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Your Guide to the 2017 Honolulu City Lights

Have yourself a merry (and well-planned) time.


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Honolulu City Lights

Photo: Tammy Seymour

 

You know the holidays are officially here when Honolulu Hale gets lit (literally). Starting Saturday, Dec. 2, through Monday, Jan. 1, the City and County of Honolulu and the Friends of Honolulu City Lights bring back the bright and merry tradition for its 33rd year. The theme is “It’s a Zoo Out There,” with 56 new animal-themed ornaments adorning the city’s 50-foot holiday tree. Inside Honolulu Hale will be trees decorated by city employees and a community wreath exhibit made by local artisans and participants, themed “Merry Menagerie!” Food, keiki rides, souvenir vendors, and multiple activities and events will take place throughout the month.

 

Excited? We are, too! But read this guide before going, because knowing what to expect goes a long way in making sure you have the jolliest of times. 

 

SEE ALSO: 2017 Honolulu City Lights Opening Night

 

What You Need to Know About Opening Night

On Saturday, Dec. 2, Honolulu City Lights begins with a tree lighting ceremony led by Mayor Kirk Caldwell at 6 p.m. Kathy Muneno will emcee and Nainoa Thompson, Polynesian Voyaging Society president and master navigator, will ceremoniously illuminate the holiday tree at 6:30 p.m., triggering the corridor of lights and displays down King and Punchbowl streets.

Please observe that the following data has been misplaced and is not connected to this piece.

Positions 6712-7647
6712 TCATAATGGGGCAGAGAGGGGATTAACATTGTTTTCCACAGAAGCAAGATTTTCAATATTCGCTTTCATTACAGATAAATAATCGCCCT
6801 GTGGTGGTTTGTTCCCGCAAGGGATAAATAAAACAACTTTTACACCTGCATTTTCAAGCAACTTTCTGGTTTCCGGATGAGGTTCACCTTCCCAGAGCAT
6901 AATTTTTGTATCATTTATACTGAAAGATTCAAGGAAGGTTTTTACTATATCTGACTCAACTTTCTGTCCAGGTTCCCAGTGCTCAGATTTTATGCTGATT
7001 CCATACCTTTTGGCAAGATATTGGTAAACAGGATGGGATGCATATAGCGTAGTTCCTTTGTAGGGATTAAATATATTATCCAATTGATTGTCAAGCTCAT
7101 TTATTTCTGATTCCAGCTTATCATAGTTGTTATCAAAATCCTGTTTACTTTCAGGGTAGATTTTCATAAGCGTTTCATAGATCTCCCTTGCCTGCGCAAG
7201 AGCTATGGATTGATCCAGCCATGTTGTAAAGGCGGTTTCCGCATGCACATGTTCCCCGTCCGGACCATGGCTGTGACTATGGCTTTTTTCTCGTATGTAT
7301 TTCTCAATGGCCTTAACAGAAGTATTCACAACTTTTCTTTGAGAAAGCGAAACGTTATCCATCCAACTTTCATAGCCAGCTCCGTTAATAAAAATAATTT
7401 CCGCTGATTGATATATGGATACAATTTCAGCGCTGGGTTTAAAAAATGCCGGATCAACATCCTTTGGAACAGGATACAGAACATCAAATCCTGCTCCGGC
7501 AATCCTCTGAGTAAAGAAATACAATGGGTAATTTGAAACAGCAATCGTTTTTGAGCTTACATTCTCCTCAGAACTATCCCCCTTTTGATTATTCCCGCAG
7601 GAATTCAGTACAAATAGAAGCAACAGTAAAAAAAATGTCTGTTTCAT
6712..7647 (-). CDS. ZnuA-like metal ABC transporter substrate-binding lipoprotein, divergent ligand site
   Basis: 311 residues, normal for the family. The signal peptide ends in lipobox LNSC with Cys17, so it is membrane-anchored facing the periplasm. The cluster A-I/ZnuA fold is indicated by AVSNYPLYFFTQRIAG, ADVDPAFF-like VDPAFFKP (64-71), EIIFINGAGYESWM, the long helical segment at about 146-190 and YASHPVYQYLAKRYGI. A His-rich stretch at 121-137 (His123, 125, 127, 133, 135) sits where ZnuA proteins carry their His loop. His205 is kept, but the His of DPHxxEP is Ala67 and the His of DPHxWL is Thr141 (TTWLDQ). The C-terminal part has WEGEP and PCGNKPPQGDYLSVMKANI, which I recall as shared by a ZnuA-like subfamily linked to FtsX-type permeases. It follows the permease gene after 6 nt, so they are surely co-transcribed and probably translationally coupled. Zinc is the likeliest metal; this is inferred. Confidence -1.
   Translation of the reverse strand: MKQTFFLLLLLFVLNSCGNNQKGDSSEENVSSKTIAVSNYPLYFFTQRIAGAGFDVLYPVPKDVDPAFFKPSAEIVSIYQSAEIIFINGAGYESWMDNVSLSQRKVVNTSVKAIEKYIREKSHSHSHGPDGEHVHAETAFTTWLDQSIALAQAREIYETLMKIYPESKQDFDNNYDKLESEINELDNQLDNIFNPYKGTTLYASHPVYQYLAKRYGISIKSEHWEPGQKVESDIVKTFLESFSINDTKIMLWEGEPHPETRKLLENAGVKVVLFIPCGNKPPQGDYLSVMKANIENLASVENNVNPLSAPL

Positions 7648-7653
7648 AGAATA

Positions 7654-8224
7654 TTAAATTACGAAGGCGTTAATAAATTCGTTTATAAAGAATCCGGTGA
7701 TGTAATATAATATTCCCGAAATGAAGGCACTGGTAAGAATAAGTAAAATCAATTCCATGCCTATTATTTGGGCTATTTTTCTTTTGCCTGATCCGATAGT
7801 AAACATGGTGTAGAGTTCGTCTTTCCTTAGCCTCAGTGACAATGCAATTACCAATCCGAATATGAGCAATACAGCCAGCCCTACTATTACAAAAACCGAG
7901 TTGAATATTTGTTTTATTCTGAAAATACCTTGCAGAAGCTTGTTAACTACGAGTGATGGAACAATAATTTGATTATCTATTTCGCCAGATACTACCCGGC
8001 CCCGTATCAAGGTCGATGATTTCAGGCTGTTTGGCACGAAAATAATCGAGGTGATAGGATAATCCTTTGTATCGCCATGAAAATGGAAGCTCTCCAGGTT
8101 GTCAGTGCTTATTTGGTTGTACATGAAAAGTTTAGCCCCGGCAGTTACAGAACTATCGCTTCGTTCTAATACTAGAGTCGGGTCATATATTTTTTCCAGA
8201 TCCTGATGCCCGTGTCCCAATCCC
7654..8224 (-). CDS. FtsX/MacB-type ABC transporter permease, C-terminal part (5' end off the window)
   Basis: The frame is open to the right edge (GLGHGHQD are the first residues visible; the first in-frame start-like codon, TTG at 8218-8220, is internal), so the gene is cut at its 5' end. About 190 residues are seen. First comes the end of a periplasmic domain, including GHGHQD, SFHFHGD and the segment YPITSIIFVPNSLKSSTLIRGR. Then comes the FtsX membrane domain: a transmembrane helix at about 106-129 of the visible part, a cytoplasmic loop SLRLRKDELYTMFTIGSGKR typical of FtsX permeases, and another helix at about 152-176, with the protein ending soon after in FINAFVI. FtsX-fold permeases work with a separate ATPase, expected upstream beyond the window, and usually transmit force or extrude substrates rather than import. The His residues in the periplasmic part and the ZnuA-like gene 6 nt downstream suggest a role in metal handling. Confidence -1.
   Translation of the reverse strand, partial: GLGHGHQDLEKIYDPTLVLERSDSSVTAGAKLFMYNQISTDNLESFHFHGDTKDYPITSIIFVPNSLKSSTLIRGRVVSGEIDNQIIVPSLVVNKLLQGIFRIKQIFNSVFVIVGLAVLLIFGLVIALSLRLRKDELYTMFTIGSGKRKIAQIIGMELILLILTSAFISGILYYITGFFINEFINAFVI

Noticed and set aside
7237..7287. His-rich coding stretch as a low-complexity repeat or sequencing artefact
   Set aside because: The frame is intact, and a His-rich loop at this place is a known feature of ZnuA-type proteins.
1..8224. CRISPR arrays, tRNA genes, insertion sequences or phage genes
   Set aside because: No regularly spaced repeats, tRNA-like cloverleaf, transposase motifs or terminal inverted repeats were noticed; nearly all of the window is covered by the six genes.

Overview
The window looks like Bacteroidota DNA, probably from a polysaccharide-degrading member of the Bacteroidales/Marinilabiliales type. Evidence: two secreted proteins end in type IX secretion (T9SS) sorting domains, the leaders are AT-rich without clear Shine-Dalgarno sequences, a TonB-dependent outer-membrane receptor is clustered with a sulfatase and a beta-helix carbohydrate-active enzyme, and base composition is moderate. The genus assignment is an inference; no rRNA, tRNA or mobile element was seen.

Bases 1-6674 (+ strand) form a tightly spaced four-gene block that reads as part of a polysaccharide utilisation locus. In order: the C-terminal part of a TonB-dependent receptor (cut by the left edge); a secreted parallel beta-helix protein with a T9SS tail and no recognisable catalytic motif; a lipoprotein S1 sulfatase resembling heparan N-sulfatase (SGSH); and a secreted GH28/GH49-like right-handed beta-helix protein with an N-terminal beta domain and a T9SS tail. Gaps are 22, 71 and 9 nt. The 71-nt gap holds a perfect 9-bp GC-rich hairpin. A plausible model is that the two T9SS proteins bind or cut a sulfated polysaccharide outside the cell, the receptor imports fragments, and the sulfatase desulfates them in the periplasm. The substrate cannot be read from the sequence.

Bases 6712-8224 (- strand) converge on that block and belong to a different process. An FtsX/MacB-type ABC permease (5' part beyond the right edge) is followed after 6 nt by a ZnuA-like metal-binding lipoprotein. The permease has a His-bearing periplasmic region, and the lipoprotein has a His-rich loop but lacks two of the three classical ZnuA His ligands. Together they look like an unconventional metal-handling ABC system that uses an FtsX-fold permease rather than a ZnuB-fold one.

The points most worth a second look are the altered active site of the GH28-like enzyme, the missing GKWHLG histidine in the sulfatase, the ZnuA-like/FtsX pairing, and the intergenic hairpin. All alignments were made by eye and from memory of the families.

The parade also begins at 6 p.m., on River Street; expect excellent (and less crowded) viewing along Tamarind Park and through Downtown. The procession of festooned city vehicles and school marching bands leaves ‘A‘ala Park and goes down King Street, led by the parade’s crowd-favorite mascot, the dancing “City Lights.” Shannon Scott and Mele Apana will serve as parade hosts.

 

Honolulu City Lights

Photos: Ron Slauson

 

The opening night also includes a free holiday concert near the Sky Gate, with 2017 Nā Hōkū Hanohano Male Vocalist of the Year Josh Tatofi and entertainment by the Kamehameha Elementary Schools Chorus, Kūpaoa and Mark Yamanaka, and Mailani Makainai.

 

Can’t make opening night? No worries. Opening night festivities, including the tree lighting ceremony, parade and concert, will be cablecast live at 6 p.m. on ‘Ōlelo Channel 49. Rebroadcasts will be shown on ‘Ōlelo Channel 53 on the following dates and times: Wednesday, Dec. 13, 7 p.m.; Sunday, Dec. 17, 8 a.m.; Sunday, Dec. 24, 1:30 p.m.; and Monday, Dec. 25, 1:30 p.m.      

 

Where to Park

Take advantage of the free parking available in the city’s municipal lot, with entry from the left lane of Beretania Street, just past Alapa‘i Street. If you want to park in Chinatown to see the parade, try any of the lots in Downtown.

 

SEE ALSO: Downtown Honolulu Parking Guide 2017

 

Honolulu City Lights

 

What to Eat

On opening night at 4 p.m., expect food and beverages from vendors below:

 

  • Leonard’s Bakery: malassadas and puffs
     

  • Quik Stop Foods: burgers, hot dogs, spiral fries, fish and chips, garlic shrimp and frozen chocolate-dipped bananas